RE: Behe testimony at Dover trial

From: Denyse O'Leary <>
Date: Thu Oct 20 2005 - 11:30:45 EDT

"Seems that Behe indeed accepted astrology as a science under his
definitions.I can't wait to see the transcripts."

You don't need to wait to see the transcripts. You can ask for
clarification, as I have done:

- 0 -

Here is a link, with excerpts pasted below:

Reported: "Astrology would be considered a scientific theory if judged by
the same criteria used by a well-known advocate of Intelligent Design to
justify his claim that ID is science, a landmark US trial heard on Tuesday.
Under cross examination, ID proponent Michael Behe, a biochemist at Lehigh
University in Bethlehem, Pennsylvania, admitted his definition of "theory"
was so broad it would also include astrology."

Factual background:

The line of questions came when Eric Rothschild, counsel for the plaintiffs,
asked Behe about the definition of the term "theory." Behe explained that
the National Academy of Science's (NAS) definition of a theory is not one
typically used by scientists. The NAS defines "theory" as:

"In science, a well-substantiated explanation of some aspect of the natural
world that can incorporate facts, laws, and tested hypotheses. The
contention that evolution should be taught as "theory, not as fact" confuses
the common use of these words through the accumulation of evidence. Rather,
theories are the end points of science. They are understandings that develop
from extensive observation, experimentation, and creative reflection. They
incorporate a large body of scientific facts, laws, tested hypotheses, and
logical inferences."

(Science and Creationism: A View from the National Academy of Sciences, 2nd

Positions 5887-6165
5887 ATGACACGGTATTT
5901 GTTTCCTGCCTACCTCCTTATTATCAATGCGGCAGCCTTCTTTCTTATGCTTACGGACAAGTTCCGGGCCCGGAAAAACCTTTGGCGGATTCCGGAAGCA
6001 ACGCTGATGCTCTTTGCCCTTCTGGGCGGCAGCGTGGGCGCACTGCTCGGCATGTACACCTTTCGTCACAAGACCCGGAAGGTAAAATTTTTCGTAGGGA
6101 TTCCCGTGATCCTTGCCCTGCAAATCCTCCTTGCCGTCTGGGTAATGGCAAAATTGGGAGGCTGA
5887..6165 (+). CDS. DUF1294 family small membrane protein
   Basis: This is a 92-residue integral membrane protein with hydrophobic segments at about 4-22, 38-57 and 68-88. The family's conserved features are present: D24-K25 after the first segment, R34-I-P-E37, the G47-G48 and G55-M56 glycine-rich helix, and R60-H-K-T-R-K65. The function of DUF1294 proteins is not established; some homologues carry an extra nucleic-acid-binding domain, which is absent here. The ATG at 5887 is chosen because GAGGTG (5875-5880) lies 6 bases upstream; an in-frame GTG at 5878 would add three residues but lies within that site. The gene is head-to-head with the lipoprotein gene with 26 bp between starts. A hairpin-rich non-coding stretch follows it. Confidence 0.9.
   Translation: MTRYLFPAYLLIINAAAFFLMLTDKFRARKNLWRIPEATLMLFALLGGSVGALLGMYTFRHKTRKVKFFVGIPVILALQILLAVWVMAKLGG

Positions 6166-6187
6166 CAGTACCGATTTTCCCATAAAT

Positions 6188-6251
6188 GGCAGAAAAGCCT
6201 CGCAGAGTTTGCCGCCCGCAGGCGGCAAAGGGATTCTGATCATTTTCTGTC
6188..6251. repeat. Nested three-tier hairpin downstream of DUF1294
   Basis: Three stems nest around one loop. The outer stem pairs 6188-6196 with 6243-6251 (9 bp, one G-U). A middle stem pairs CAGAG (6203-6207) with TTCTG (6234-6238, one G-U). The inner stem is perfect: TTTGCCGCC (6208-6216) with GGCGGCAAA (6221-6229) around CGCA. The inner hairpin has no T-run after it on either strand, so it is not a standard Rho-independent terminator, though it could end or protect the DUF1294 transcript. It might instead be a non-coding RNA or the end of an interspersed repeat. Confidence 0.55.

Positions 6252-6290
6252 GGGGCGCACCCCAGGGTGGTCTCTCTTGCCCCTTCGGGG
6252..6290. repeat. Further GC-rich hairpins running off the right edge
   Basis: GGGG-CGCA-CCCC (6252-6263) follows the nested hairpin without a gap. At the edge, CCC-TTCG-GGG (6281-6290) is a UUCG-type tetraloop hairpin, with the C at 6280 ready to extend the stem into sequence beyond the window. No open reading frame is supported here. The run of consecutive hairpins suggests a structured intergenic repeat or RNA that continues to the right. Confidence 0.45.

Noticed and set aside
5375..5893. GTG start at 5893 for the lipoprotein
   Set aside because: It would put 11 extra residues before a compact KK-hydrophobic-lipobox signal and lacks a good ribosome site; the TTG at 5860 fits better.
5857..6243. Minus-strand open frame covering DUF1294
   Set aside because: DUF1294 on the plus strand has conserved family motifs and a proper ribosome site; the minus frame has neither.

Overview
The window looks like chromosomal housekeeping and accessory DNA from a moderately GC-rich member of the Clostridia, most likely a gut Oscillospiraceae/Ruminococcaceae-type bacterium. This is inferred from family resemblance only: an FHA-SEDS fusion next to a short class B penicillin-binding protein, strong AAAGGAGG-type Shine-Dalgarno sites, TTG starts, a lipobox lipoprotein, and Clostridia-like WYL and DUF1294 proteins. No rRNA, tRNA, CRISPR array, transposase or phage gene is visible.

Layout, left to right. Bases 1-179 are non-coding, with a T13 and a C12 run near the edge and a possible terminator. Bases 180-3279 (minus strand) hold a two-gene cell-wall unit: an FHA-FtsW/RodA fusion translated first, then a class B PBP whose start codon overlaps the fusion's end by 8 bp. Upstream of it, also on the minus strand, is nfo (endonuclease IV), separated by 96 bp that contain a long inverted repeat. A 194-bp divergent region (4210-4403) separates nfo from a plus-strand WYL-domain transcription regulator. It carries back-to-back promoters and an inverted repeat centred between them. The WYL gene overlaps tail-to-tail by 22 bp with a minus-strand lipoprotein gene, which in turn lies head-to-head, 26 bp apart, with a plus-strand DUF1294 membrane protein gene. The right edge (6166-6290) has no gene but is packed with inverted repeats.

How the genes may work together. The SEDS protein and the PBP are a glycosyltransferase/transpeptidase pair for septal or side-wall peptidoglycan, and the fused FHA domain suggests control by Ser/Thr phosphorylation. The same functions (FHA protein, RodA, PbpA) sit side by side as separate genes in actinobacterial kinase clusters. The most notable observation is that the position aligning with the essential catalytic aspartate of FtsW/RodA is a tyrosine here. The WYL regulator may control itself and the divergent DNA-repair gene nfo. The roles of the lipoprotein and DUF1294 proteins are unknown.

Ed. (1999), pg. 2)

This definition does not actually represent how scientists usually use the
word in their technical writing. To witness this fact, perform a PubMed
search for the phrase "new theory" (go to pub med and type " "new theory" "
[leave in the double quotes]) and you'll find hundreds of hits showing
scientists using the word "theory" to describe a "new" idea which can
explain a lot of things, but may not yet be "well-substantiated" and may not
yet enjoy evidentiary support from many scientific studies.

Many scientists who have used the phrase "new theory" use the term based
upon the new findings of a single study. The phrase "new theory" is
antithetical to the idea of "extensive observation, experimentation, and
creative reflection" and the phrase should not exist in scientific
literature if the NAS is correct in its definition.

Nonetheless, let's explore the implications of the NAS's definition.

About 500 years ago, most "scientists" believed (albeit incorrectly) that
the Earth was the center of the solar system. Had you asked an early
astronomer in the year 1500 if the geocentric model of the solar system was
"a well-substantiated explanation of some aspect of the natural world that
can incorporate facts, laws, and tested hypotheses ... that develop[ed] from
extensive observation, experimentation, and creative reflection ... [and]
incorporate[s] a large body of scientific facts, laws, tested hypotheses,
and logical inferences" she would have probably told you YES!

Put the NAS on the witness stand, and they would admit that 500 years ago,
some people would have said that geocentrism qualified under their
definition of "theory." In fact, 500 years ago, many of these same people
would have put "astrology" under the NAS definition (note: we find this
incredible today, but in his time, it was not scandalous that Newton was an
astrologer). Today we know both astrology and geocentrism are totally wrong,
and so nobody wants them taught as science in school.

But how does Behe define a scientific theory? Behe's testimony referenced
his definition from a paper he authored in Philosophy and Biology:

"Without getting into the difficult problem of trying to define science, I
will just say that I think any explanation which rests wholly on empirical